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J Clin Neurosci. 2015 Oct;22(10):1544-9. doi: 10.1016/j.jocn.2015.03.037. Epub 2015 Jul 4.

Nontraumatic spinal cord ischaemic syndrome.

Author information

1
Department of Neurophysiology, Liverpool Hospital, Locked Bag 7103, Liverpool, NSW 1871, Australia; South Western Sydney Clinical School, University of New South Wales, Sydney, NSW, Australia.
2
Department of Neurophysiology, Liverpool Hospital, Locked Bag 7103, Liverpool, NSW 1871, Australia; South Western Sydney Clinical School, University of New South Wales, Sydney, NSW, Australia; Griffith University, Southport, QLD, Australia.
3
Department of Neurophysiology, Liverpool Hospital, Locked Bag 7103, Liverpool, NSW 1871, Australia; South Western Sydney Clinical School, University of New South Wales, Sydney, NSW, Australia. Electronic address: dennis.cordato@sswahs.nsw.gov.au.

Abstract

This study presents the clinical features and functional outcomes of eight consecutive patients who were admitted to our institution between 2012 and 2014 with nontraumatic spinal cord infarction (SCI), a rare and devastating condition. We also present a literature review of aetiologies and prognostic factors relevant to our case series. The mean age of our cohort was 64 years and five patients were female. Aortic disease was causative in three, including one patient with biopsy confirmed giant cell arteritis. Fibrocartilaginous embolism was a possible aetiology in two others, anterior spinal artery aneurysm in one, and the cause was undetermined in two patients. American Spinal Injury Association impairment scale (ASIA) scores at nadir (time of maximum severity of signs) were B in three, C in three and D in two patients (all were wheelchair dependent). At last follow-up, ASIA scores were C in one, D in five and E in one patient. One patient died, two remained wheelchair dependent, four required a walking aid or frame and one was mobilising independently. A literature review of 11 patient series of nontraumatic SCI found that prognosis is primarily determined by the severity of motor or sensory involvement, in particular, initial and nadir ASIA A/B scores which strongly correlate with poor outcome. In the majority of series, 40-60% of patients had initial ASIA A/B scores with a similar proportion remaining wheelchair dependent on follow-up. Most patients in our cohort had nadir ASIA C/D scores, which may explain their better outcomes.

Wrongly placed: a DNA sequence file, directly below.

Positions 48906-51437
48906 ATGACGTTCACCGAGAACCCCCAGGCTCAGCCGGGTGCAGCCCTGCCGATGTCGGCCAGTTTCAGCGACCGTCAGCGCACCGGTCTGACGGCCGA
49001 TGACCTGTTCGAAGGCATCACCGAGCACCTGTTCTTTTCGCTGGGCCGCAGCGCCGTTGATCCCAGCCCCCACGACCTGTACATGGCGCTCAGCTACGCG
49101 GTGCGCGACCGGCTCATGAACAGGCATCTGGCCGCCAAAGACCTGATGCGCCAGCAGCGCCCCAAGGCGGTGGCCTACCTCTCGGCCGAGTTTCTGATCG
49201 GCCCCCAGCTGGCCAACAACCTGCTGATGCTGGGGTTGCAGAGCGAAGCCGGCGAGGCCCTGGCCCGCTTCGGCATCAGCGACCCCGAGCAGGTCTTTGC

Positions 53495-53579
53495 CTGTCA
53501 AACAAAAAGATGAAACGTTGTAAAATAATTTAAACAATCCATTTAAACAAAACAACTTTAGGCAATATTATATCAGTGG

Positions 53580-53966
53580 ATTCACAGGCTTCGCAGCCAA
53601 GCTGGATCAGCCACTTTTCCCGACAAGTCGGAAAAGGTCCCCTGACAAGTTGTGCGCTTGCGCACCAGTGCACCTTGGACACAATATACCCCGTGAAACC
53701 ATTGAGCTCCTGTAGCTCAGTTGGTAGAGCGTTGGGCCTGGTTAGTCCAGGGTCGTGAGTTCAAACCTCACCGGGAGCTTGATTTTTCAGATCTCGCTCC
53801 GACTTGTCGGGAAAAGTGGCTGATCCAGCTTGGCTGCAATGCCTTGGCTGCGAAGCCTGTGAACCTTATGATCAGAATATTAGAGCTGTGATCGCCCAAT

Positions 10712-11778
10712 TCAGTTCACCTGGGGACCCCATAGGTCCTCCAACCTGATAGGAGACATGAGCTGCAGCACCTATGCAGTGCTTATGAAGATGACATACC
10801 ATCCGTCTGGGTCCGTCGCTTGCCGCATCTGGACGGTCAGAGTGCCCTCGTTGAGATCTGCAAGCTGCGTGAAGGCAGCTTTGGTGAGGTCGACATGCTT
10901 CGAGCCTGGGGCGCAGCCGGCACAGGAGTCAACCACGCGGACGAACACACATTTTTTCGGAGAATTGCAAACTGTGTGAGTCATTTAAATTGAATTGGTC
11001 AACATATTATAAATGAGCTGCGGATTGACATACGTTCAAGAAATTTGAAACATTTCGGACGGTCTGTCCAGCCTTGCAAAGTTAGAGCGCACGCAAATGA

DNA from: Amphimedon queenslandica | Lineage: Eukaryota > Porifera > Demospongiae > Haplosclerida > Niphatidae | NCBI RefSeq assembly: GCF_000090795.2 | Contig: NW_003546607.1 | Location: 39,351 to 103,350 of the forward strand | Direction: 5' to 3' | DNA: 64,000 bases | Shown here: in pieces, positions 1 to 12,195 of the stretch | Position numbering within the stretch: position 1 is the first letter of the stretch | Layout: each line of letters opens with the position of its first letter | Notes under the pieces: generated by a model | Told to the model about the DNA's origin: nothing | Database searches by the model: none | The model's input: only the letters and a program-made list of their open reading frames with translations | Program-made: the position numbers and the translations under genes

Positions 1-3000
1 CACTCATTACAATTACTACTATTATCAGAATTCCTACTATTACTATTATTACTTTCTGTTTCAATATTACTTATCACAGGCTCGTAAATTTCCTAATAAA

KEYWORDS:

Nontraumatic; Outcome; Prognosis; Spinal cord infarction

PMID:
26154150
DOI:
10.1016/j.jocn.2015.03.037
[Indexed for MEDLINE]

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